Call for Papers: 2016-2017

The Digital Medieval Disability Glossary working group invites graduate and undergraduate course projects exploring specific disability-related terms for potential inclusion in the glossary. Participants in courses on the history of the English language and in medieval languages and cultures are particularly encouraged to submit contributions to this collaborative project.

The glossary seeks to tell the story of medieval terms used for embodied difference, illness, and impairment. Building on existing resources such as the Dictionary of Old English, the Middle English Dictionary, and the Oxford English Dictionary, the Glossary will function as an open-access reference that demonstrates the complexity of medieval attitudes towards bodies, minds, and communities.

As indicated in this preliminary Wiki version, the Glossary contains entries developed by faculty and students at Southeastern University (guided by Dr. Cameron Hunt McNabb), Miami University at Hamilton (Dr. Tory. V. Pearman), and George Washington University (Dr. Jonathan Hsy). In each instance, entries provide straightforward definitions of the terms under consideration, broader insights into each word’s use and evolution, and a list of works cited and resources for future study. The working group is currently engaged in converting the Wiki into a full web resource.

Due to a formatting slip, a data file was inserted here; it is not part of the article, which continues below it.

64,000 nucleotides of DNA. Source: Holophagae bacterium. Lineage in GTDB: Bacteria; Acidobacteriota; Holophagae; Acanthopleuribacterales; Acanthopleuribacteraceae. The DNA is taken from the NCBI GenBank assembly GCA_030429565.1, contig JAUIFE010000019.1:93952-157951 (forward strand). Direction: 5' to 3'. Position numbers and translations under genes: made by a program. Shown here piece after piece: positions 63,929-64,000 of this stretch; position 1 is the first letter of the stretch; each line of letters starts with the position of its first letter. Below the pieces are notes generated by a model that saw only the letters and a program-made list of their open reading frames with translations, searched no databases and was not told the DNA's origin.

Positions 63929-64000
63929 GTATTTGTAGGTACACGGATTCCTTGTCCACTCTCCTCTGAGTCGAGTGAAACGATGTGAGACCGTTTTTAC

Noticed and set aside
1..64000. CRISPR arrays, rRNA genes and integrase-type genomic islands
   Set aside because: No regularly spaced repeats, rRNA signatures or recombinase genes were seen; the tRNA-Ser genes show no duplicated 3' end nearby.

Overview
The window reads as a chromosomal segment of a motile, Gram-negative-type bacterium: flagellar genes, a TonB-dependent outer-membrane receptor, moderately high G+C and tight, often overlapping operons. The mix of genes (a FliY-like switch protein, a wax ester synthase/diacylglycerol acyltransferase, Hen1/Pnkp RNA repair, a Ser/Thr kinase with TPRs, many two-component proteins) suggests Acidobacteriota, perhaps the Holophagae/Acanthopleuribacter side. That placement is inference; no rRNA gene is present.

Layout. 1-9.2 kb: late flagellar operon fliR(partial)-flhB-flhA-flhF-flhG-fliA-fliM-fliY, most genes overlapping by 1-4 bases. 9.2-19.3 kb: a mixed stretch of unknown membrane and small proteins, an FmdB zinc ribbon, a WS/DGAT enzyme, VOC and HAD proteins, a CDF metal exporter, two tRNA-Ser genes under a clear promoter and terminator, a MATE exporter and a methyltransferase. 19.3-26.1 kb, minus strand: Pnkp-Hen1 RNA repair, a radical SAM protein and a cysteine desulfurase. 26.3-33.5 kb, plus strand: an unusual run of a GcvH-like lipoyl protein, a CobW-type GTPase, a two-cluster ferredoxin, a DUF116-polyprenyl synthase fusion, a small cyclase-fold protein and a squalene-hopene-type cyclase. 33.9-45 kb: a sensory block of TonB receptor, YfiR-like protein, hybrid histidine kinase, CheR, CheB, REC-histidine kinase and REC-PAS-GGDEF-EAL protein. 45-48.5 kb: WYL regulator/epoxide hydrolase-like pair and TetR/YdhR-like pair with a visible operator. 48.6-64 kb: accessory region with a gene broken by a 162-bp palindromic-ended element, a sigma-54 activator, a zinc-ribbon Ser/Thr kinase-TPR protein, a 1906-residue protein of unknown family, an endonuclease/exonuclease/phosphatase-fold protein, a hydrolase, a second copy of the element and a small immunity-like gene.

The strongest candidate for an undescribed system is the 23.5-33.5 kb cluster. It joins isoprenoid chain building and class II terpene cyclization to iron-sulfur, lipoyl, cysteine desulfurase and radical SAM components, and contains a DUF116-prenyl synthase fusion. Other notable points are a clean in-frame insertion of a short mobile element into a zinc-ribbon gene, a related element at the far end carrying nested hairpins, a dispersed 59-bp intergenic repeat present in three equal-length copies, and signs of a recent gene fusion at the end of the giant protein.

The project, therefore, offers students and faculty the opportunity to participate in the creation of a vital new resource in the digital humanities. Entries should focus on how a particular term functions within a particular medieval context (ca. 700-1500 CE). Analysis of terms from a wide variety of medieval languages are welcome, but, at this point, we ask that the entries be written in English. Sample assignments that have been used to generate existing entries are available on request.

The Glossary working group will conduct open peer review of all entries, and all faculty and students will be credited by name and institution on the site. Proposed entries may be sent on a rolling basis. Ideally, though, material from Fall 2016 courses would be sent by 31 January 2017, and from Spring 2017 courses by 30 June 2017.

To learn more about this project or contribute an entry, please contact the current editor Karen Bruce Wallace at